So, given these parameters, what QOF strategies make sense from an estate planning perspective? One possibility involves the use of an irrevocable “grantor trust.” With a grantor trust, the individual who established the trust (the grantor) is treated as the owner of the trust’s assets for income tax purposes, responsible for paying all income tax attributable to those assets. However, the trust is designed to be excluded from the grantor’s estate for federal estate tax purposes. The grantor would contribute to the trust either a QOF investment or appreciated assets that can be sold by the trust and reinvested in a QOF. Under the right circumstances, there are several potential benefits.

First, because the grantor is responsible for the payment of income taxes — including the deferred gain recognized on December 31, 2026 — more value can accumulate within the trust. And, income tax paid by the grantor reduces the grantor’s gross estate, leaving less subject to estate tax at the grantor’s death.

Second, all future appreciation occurs inside the trust and outside of the grantor’s gross estate. This can save 40% in estate tax on all future appreciation.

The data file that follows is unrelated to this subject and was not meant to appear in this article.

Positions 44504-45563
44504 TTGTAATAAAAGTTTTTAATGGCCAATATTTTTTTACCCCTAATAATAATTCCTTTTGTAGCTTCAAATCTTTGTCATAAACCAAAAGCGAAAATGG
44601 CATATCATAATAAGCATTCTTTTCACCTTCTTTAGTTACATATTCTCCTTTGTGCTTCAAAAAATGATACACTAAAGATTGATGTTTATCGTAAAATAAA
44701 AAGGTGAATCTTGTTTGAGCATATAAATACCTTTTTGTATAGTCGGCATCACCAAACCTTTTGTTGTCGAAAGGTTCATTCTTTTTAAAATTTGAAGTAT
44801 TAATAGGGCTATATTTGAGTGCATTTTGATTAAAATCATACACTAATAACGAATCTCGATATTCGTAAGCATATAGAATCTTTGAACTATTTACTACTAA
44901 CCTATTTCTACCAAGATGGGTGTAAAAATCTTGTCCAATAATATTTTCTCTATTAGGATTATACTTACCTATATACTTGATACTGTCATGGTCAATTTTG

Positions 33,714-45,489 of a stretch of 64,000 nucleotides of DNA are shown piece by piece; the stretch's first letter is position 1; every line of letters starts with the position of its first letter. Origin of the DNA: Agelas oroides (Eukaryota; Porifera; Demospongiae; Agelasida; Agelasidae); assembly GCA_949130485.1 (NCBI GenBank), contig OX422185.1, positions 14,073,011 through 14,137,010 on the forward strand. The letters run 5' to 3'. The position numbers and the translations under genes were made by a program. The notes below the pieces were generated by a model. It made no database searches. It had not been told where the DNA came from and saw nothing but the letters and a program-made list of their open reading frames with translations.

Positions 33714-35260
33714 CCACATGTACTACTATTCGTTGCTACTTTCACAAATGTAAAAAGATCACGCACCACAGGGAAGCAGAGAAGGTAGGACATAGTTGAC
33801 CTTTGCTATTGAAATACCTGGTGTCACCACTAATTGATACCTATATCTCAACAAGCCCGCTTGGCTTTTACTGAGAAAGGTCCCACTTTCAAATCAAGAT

Third, if the QOF investment is retained for at least 10 years, when the investment is ultimately liquidated, no income tax would be owed by the grantor or by the trust.

For example, assume a grantor trust invests $5 million of gain in a QOF. On December 31, 2026, the grantor pays the resulting tax in April 2027. Further, in 10 years, the QOF interest has increased in value to $10 million. None of the increased value would be subject to estate or generation-skipping taxes, and the entire trust continues for the beneficiaries tax-free. Plus, after 10 years, whenever the QOF investment is liquidated, no income tax would be triggered to the grantor or the trust.

One of the keys to this strategy is the payment of income tax by the grantor. Should the grantor die, the death terminates the grantor trust status, and the grantor trust becomes responsible for the payment of its own income taxes, including the deferred taxes associated with the QOF investment that become payable at the end of 2026. Consideration should be given to both the likely longevity of the grantor and the trust’s ability to pay the tax if needed. If the trust would be unable to pay tax on the deferred gain in the event of the grantor’s death, the grantor could consider purchasing life insurance inside the trust or adding assets to the trust under the grantor’s estate plan to provide the necessary funds. Further, as with QOF interests held outside of an irrevocable grantor trust, the grantor trust still gets basis adjustments after five and seven years, and the full step-up on disposition of the QOF interest after 10 years, with the investment clock tied to these benefits starting at the time of the original investment, not at the time of death.

Overall, fitting QOF investments into a broader estate planning strategy could provide added benefits if structured properly.

The information provided is the author’s opinion for informational and educational purposes only and is not investment, legal or tax advice, nor a security, strategy or investment product recommendation.